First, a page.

To locals, it's known as Brierley's Hill.

When her kids were young, they would visit with surprises.

"They would bring around little animals," she said. "They used to come up with all sorts. There was a baby possum, foxes, pigs, magpies and kangaroos and whatever you can think of.

"Even one day my son Allan came up from the river with a baby sea eagle. "I said 'you take that little fella back to the river'," she chuckled.

Aunty Beryl Brierley with her late son Gregory's dog, Stinky.

Aunty Beryl Brierley with her late son Gregory's dog, Stinky.

Beryl loves animals just as much as humans, if not more. She would care for anyone and anything.

The thought of Stinky the wolfhound makes her heart ache.

Stinky was buried after the blaze and Beryl said her goodbyes.

"The poor fella; it is a sad way to go," she said.

Stinky was her son Gregory's dog, who passed away in February this year.

It felt like "everything had fallen to pieces" as she had also lost her only daughter, followed by her husband Ernie a few years later.

Now her home was gone, too.

Beryl thought back on the day of the fire, and felt most lucky to be alive: "I was lucky to get out of there," she said.

"I was so pleased with the young fella down the hill. He came up as I was crawling and didn't know where I was. It was really nice of him to race up there."

After the fire, Beryl was left with only the clothes she was wearing and no shoes; she chuckled over the thought of having odd socks on.

Thinking back on what was lost in the fire, she was most upset about Stinky, her photos, and the cross from her husband's coffin. She was yet to visit the burned ruins, hoping the cross was still in tact.

The day after the fire, family member Ross Moore created a GoFundMe page. The community quickly responded and $14,000 was raised within a week.

He idolised his Aunty Beryl, saying she was a happy woman who appreciates and cares for all walks of life.

The family quickly banded together to help Beryl get back on her feet. They organised a cleanup of the burned ruins and to clear the asbestos. They have taken turns to spend nights with Beryl as she was still shaken.

Beryl wants to move back on the hill.

Her family hope to find her a kit home or something to replace what was lost.

"I told them I would sit under a piece of tin," Beryl said. "Just to keep the rain off me."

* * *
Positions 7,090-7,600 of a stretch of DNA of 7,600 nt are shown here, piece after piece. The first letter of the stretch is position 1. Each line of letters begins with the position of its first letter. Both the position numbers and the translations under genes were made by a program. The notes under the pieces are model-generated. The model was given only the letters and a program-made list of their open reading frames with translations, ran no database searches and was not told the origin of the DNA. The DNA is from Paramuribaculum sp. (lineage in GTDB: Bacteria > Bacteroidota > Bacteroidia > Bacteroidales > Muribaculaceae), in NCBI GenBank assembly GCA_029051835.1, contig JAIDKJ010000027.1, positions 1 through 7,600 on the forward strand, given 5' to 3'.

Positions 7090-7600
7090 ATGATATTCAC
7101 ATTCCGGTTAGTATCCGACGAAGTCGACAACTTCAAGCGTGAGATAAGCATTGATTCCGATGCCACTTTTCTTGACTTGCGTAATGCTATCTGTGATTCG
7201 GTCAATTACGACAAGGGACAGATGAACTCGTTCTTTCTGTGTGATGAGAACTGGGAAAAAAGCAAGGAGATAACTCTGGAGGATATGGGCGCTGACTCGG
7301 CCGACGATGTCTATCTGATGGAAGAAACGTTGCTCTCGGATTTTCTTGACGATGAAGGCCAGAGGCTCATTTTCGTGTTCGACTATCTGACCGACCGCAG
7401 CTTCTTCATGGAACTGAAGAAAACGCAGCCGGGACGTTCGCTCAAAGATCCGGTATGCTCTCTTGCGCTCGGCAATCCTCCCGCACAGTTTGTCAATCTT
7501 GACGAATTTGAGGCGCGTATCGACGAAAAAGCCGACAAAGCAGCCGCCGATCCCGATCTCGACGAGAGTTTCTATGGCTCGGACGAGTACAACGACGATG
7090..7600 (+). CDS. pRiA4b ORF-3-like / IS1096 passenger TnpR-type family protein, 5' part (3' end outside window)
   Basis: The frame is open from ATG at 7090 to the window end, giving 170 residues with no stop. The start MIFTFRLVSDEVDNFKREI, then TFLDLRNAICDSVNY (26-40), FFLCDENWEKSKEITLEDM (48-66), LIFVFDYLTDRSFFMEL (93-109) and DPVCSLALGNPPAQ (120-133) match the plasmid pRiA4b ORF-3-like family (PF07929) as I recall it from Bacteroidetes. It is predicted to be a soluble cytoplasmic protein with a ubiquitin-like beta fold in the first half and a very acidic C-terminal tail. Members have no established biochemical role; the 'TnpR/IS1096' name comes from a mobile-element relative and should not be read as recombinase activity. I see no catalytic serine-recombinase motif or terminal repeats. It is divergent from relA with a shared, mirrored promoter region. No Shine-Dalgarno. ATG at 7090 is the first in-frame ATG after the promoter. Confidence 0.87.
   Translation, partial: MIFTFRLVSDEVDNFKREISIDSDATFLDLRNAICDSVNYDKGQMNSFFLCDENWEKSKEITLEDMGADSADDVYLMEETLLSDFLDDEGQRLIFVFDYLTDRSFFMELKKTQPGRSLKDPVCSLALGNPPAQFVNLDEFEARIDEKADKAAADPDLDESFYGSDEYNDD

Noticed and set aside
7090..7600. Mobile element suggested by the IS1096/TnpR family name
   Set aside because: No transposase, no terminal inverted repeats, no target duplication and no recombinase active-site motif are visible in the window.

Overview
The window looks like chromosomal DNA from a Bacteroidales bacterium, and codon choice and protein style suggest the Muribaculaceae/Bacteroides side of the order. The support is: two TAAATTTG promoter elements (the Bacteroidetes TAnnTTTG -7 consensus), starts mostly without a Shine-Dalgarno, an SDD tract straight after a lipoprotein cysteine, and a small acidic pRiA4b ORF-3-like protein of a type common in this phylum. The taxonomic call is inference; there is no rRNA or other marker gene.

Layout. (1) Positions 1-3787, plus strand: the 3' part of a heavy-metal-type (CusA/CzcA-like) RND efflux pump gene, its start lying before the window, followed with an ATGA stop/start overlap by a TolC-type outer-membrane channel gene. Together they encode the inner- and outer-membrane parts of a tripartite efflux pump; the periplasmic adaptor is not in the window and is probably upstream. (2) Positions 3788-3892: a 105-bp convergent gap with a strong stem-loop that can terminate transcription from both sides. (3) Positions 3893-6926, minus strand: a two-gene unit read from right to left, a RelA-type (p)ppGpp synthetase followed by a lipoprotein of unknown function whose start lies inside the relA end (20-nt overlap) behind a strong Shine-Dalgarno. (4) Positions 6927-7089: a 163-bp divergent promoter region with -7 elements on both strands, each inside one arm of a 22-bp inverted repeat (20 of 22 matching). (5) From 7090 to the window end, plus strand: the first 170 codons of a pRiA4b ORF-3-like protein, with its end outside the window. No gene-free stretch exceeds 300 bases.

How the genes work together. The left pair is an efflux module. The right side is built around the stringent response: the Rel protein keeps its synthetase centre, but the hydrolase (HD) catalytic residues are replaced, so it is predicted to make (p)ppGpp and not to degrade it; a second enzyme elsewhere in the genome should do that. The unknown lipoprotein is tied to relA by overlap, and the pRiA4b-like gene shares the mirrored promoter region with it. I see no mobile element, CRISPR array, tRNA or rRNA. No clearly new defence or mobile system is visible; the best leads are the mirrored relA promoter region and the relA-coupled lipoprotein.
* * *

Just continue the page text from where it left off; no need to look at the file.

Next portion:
Beryl doesn't fuss much. She is a tough woman whose upbringing on the Wallaga Lake mission taught her resilience.

She moved to Moruya aged 16, where she met her late husband Ernie Brierley. The family worked in the fishing industry all their lives.

They lived by kerosene lamps and candles until the 70s, when they finally had electricity hooked up.

It was understood electricity could be at fault and sparked the fire that day. However, Police were still investigating.

Moruya Fire and Rescue called on the Rural Fire Service for support to extinguish the blaze. Picture: Supplied.

Moruya Fire and Rescue called on the Rural Fire Service for support to extinguish the blaze. Picture: Supplied.

As it all happened so fast, Beryl came to realise she may have had some warning.

In the days leading up to the fire, she felt a strong presence of her deceased loved ones.

"Two days from the fire I had the feeling ... I kept looking at the door waiting for him (late husband Ernie) to come in," she said.

She constantly heard her mother's voice, perhaps a spiritual sign she couldn't decipher.

"Then all of a sudden it all happened," Beryl said.

She was grateful of her family and the community's response after the fire.

A lovely local woman paid for her groceries at the checkout and Vinnies opened their doors exclusively for Beryl to grab some shoes and a change of clothes.

If you would like to help Beryl rebuild, donate via the GoFundMe website, CLICK HERE.

This story Indigenous elder crawls to safety as fire destroys home first appeared on South Coast Register.